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Transatlantic Cruise: Before or After

Thinking of going to France and maybe Italy next fall ( September- October) spending 10-14 days there.
Would like to consider a nice transatlantic cruise from Florida either over to Europe or returning. Air flight opposite direction.
If anyone has done so; would appreciate thoughts as to advantages and/ or disadvantages of taking cruise either over or return.
Thanks for your info.

Posted by
25522 posts

aren't there more hurricanes in September than in October

Posted by
7511 posts

Pre-COVID cruises across the Atlantic were either a wide ocean liner like the Queen Mary that went weekly, or narrower cruise ships that change ports depending on the season. During spring, ships crossed from the Caribbean to the Mediterranean for summer cruises, and in fall from the Mediterranean to the Caribbean for winter cruises. So if you will be in Europe in the fall, you best bet is to take a repositioning cruise back to the States at the end. You can look on Vacations to Go dot com to see what ships are sailing transatlantic at the end of October 2021.

I sailed Bacelona to Tampa October-November 2016. It was unusual in that we hit the tail of a couple of storms. The ship sailing just south of us to Puerto Rico from Barcelona, leaving the same day, hit no rough waters. It was a wonderful experience, enhanced by reading Simon Winchester's "Atlantic" as we sailed across.

Posted by
3789 posts

Nigel, hurricane season is June to November, and though often done by October, this year they went well into November. That being said, I believe the ship route is north of the Hurricane belt (though ultimately lands in hurricane susceptible Florida).
Chris, at that time of year, there are no cruises from North America to Europe - that is the Spring itinerary. Fall trans atlantics are from east to west. The only anomaly to that 'may' be Cunard, but they sail between more northerly cities. Also, a quick check of cruise websites indicates that sails to Florida don't happen until about mid October. I suggest you look for a cruise that interests you and then work back for land travel location and dates.

Posted by
2877 posts

There are a couple of considerations, aside from the possibility that there may not be any cruising yet due to COVID .

First, the Cunard crossings from NY to Southampton may be your only option for an eastbound TA in the fall. Most of the major cruise lines do their repositioning cruises to the Mediterranean in the spring, then stay there until they return to the US or Caribbean in the fall.

Second, the major cruiselines tend to do their westbound TA repositioning cruise fairly late in the fall. It's unlikely they would have them as early as September.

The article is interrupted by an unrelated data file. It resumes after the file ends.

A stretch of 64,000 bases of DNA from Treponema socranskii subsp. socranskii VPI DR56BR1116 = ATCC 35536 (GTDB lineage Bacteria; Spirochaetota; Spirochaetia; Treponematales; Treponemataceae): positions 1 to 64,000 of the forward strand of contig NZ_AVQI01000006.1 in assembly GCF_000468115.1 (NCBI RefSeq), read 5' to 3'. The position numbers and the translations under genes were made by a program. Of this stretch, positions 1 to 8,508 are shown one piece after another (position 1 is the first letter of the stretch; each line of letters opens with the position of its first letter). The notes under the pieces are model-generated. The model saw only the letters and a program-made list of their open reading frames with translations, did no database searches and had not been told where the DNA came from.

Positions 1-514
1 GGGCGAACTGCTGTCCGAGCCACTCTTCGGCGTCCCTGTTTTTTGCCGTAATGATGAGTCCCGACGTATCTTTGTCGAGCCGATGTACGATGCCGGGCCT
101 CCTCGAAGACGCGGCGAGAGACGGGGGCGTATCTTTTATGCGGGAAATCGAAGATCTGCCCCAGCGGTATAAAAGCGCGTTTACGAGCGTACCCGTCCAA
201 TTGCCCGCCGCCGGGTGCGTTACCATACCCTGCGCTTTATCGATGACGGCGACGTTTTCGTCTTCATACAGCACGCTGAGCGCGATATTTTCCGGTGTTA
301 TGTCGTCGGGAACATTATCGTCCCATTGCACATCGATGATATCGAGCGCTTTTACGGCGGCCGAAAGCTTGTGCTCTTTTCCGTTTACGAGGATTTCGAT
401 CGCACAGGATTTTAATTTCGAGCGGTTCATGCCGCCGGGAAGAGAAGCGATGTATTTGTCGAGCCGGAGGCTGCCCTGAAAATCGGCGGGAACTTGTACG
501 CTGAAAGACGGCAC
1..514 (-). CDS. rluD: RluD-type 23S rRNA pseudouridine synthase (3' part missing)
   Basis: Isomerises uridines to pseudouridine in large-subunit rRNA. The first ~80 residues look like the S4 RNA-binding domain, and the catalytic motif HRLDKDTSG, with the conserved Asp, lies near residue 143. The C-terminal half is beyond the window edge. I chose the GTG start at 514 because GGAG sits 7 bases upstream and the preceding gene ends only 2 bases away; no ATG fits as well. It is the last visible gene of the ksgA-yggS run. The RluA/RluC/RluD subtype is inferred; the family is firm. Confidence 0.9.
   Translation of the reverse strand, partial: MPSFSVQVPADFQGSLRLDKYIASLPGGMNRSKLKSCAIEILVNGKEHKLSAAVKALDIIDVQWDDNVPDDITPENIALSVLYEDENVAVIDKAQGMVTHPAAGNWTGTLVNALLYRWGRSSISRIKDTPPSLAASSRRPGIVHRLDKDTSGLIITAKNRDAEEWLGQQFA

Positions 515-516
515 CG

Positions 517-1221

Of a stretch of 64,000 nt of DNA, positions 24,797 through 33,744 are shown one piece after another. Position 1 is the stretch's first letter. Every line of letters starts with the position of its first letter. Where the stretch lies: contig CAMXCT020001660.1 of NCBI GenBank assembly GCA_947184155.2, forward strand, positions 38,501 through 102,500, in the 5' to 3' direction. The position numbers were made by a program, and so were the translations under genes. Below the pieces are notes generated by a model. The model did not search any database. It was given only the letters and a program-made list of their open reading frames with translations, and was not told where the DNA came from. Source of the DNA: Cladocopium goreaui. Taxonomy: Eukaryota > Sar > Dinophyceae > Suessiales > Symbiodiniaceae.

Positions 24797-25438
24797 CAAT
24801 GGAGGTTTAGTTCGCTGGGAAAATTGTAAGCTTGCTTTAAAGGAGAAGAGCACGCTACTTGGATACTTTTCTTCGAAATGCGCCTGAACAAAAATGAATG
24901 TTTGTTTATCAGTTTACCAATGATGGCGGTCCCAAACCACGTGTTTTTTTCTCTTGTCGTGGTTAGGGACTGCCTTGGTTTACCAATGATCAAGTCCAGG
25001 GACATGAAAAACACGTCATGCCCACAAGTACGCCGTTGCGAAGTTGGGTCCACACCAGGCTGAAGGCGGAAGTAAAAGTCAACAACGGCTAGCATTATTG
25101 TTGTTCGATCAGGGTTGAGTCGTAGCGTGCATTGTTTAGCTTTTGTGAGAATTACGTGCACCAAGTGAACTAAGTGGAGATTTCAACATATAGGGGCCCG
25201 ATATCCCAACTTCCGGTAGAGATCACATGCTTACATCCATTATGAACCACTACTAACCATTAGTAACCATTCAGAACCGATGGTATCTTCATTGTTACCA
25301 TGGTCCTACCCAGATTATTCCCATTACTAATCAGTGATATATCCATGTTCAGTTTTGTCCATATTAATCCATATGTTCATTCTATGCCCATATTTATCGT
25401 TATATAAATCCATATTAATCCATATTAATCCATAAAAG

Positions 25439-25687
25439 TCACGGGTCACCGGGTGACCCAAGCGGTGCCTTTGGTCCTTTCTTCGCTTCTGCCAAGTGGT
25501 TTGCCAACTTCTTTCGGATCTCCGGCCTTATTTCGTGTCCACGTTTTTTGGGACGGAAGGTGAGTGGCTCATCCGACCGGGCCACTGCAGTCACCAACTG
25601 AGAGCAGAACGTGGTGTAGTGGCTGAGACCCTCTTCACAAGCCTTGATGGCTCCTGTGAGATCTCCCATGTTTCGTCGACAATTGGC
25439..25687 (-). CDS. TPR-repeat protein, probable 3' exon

Your best bet is to find a cruise travel website and see what cruises might be available for your dates. And I agree that you should bear in mind that both Sept and Oct fall squarely into the Atlantic hurricane season.

Posted by
1750 posts

As others have noted, if you intend to be in Europe during the fall, your only option is likely a cruise home to the U.S. I am totally unfamiliar with Cunard and their schedules. We have done a total of 7 transoceanic cruises: 2 West coast to Japan, 4 U.S. to Europe and 1 Europe back home ) and always included 2 or 3 weeks of independent travel on land. The westbound return from Rome in mid November ( November 2019) oddly had the finest weather of all, despite the plethora of coats and gloves I’d packed anticipating a cold crossing. My duh. All were on Holland America Line and one was with Celebrity. We were familiar with these lines and others, and we ended choosing based on price and destination.

We have always taken a balcony and once a suite but only because of a last minute deal that was offered.

We have always purchased our air and cruise together from the cruiseline...the airfares they offered packaged with the cruise were incredibly cheaper than the airlines’ own fares.
Most choices were 14 day itineraries.
We have also bought insurance with the cruiseline because we were covered not only for air and ship, medical etc, but also covered for the entirety of our independent land travel. This was the case with Holland, who told me, “ Your contract for coverage begins when you board your plane to Europe and continues until you get off the plane in the U.S.”.
With Holland we were told that we could extend our land portion up to 4 weeks and remain covered.
Don’t hesitate to negotiate with the agents, persistence and politeness pay...we have worked together to get excellent connections and incredible prices; sometimes a few perks as well, though our favorite perk is always cash.

Now, all of this was pre COVID-19 and who knows what is happening now. Someday we shall resume but no idea when that will be.
We’ve always enjoyed these trips a great deal and hope that you may do so also. Good luck, stay healthy and safe travels.

Posted by
1613 posts

hey hey chris
like others have said, fall cruises are from europe to east coast october/november. not knowing what the covid-19 will bring us at that time.
my friend found a special with new ship being built in italy and sailing back late oct. to florida. you may want to be on alert to see what's out there, know the cancellation options, and read fine print.